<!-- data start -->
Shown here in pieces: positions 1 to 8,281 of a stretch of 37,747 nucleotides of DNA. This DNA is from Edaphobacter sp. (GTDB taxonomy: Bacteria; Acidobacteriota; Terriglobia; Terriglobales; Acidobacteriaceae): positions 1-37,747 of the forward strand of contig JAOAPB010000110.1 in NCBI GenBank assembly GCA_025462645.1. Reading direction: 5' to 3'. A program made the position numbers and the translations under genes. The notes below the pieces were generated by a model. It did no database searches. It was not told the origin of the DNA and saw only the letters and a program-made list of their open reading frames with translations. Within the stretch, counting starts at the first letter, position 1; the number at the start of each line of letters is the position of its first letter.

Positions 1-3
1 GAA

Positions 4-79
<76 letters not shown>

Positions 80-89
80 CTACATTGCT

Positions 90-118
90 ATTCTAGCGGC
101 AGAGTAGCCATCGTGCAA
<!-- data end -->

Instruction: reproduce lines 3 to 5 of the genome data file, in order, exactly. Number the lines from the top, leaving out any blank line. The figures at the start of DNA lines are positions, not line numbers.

1 GAA

Positions 4-79
<76 letters not shown>